Oct. 26 (Bloomberg) -- U.S. state tax collections are heading for their seventh-straight quarter of growth, according to preliminary data released today by the Nelson A. Rockefeller Institute of Government.
The Albany, New York-based institute said collections rose 6.8 percent in July and August, the first two months of the third quarter, compared with the same period in 2010. In the second quarter, revenue grew by 10.8 percent, marking the sixth-straight period of growth, the institute said. For the fiscal year ended June 30, which 46 states use, revenue rose by 8.4 percent, the biggest annual gain since 2005.
Even with the gains, collections remained lower in the second quarter than four years earlier, and projections are for weaker growth in the next fiscal year, the institute said. States are being pressured by a faltering housing market and weak consumer confidence, said the authors of the study, Lucy Dadayan and Robert B. Ward.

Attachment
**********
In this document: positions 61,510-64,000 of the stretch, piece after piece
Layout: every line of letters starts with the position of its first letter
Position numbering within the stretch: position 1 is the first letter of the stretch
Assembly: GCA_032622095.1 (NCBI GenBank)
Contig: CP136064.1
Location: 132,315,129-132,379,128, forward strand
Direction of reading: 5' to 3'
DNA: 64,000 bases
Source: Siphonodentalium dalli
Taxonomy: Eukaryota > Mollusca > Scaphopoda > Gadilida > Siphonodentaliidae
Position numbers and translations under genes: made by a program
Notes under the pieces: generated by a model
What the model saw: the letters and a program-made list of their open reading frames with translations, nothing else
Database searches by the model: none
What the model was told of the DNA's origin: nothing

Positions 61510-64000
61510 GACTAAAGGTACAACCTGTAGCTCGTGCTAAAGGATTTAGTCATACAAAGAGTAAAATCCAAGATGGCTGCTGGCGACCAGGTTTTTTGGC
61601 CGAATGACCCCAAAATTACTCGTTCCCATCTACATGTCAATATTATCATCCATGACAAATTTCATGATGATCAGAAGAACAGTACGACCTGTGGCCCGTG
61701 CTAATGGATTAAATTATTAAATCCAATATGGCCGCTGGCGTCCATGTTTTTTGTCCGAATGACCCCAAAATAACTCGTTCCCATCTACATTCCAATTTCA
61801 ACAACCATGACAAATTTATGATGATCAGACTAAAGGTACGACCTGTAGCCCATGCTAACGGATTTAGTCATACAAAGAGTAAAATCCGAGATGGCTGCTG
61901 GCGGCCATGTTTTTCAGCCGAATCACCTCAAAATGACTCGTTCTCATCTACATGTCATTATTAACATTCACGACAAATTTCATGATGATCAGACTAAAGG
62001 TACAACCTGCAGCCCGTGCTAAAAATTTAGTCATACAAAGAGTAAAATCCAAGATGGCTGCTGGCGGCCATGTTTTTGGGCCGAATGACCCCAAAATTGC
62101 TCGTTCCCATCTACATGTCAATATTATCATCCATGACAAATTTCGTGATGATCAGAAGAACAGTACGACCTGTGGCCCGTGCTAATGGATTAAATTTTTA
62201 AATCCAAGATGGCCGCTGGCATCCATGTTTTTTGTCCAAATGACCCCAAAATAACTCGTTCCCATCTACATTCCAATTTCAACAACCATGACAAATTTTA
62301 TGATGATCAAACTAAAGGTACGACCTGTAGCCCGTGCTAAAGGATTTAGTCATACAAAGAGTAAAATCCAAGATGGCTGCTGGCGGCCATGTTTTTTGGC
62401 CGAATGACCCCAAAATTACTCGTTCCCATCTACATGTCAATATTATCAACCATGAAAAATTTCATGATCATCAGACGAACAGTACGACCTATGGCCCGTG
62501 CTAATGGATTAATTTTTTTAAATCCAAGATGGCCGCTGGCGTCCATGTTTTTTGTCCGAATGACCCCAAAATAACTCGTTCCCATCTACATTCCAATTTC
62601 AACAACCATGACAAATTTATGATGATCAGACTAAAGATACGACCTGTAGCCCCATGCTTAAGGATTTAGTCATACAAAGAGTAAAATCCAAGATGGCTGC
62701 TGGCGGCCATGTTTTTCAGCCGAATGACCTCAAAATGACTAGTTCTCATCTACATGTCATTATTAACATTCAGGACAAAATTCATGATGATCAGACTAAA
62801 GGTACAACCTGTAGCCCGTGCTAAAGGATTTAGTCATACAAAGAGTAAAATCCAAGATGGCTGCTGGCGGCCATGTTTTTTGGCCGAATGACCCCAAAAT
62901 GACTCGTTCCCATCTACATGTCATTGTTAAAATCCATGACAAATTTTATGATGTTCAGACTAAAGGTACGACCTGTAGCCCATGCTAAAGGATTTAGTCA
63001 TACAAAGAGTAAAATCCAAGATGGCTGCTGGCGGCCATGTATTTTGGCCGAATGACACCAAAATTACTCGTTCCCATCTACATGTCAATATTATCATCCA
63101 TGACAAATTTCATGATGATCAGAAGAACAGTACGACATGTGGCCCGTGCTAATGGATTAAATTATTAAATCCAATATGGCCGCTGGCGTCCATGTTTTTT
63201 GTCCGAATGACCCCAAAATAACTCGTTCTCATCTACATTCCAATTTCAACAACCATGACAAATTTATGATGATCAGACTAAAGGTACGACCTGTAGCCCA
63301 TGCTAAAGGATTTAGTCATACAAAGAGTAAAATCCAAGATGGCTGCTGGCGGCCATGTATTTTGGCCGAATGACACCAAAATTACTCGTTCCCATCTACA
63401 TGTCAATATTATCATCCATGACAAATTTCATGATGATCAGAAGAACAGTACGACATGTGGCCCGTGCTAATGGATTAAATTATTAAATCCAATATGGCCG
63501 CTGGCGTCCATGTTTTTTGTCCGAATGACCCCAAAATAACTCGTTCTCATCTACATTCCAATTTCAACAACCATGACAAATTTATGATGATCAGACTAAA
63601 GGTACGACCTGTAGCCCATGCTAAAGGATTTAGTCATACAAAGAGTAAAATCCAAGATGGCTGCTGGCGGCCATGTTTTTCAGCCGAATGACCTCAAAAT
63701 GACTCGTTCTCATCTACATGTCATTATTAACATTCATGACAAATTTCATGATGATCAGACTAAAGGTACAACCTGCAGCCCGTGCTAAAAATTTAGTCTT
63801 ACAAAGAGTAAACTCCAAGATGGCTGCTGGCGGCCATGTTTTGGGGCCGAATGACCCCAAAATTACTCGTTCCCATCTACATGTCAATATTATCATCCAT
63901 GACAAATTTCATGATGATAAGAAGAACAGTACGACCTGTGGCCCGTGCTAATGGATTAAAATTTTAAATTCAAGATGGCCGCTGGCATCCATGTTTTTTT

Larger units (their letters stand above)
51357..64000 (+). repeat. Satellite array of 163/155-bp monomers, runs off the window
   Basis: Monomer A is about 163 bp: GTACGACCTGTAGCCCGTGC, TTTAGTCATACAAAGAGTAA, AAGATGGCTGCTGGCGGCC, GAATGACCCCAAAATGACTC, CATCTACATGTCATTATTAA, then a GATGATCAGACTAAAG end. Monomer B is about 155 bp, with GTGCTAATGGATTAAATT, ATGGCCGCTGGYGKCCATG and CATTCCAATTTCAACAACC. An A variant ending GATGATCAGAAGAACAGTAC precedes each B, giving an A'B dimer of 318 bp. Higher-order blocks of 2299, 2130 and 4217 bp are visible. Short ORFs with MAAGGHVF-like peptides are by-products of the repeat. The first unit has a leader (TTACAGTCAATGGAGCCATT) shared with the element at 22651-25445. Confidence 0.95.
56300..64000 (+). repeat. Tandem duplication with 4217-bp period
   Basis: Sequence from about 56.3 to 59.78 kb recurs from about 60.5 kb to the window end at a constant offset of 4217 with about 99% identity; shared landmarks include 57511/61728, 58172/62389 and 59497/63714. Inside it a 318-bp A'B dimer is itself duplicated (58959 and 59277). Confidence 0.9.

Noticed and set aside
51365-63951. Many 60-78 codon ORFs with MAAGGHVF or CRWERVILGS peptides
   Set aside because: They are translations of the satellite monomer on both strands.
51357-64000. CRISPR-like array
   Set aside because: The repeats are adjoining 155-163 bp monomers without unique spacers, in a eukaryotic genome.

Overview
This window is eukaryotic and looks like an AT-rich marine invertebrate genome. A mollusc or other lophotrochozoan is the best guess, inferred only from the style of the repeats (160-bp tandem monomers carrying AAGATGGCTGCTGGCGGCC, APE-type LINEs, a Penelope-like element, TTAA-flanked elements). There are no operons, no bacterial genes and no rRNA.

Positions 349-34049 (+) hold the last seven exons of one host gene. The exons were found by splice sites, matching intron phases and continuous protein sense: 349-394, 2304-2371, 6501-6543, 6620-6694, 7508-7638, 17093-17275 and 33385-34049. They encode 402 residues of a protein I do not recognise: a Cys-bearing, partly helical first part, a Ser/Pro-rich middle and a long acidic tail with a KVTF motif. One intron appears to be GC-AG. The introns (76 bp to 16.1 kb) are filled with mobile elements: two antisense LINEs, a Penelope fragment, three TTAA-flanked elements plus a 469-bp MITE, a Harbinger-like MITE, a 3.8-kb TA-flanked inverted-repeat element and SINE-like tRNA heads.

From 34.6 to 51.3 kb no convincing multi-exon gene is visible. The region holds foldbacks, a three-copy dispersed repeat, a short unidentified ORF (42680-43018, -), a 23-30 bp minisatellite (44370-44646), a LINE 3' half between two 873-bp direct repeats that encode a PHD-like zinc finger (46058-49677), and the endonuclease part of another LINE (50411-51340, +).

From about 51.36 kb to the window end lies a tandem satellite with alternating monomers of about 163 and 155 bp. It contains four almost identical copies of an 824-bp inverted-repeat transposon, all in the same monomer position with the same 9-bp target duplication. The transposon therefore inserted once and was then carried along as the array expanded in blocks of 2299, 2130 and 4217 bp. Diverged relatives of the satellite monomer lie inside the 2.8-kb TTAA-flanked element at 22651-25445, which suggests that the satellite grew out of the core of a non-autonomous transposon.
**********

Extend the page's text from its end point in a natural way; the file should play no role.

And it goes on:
“In recent months, growth in tax revenues has been significantly and unsustainably stronger than growth in the economy,” they wrote. “If the economy continues to show weakness during the second half of 2011 and into early 2012, revenue growth will likely soften as well.”
State collections of personal income taxes jumped 16 percent in the second quarter over the same period last year, the third-straight quarter of double-digit growth, the study found.
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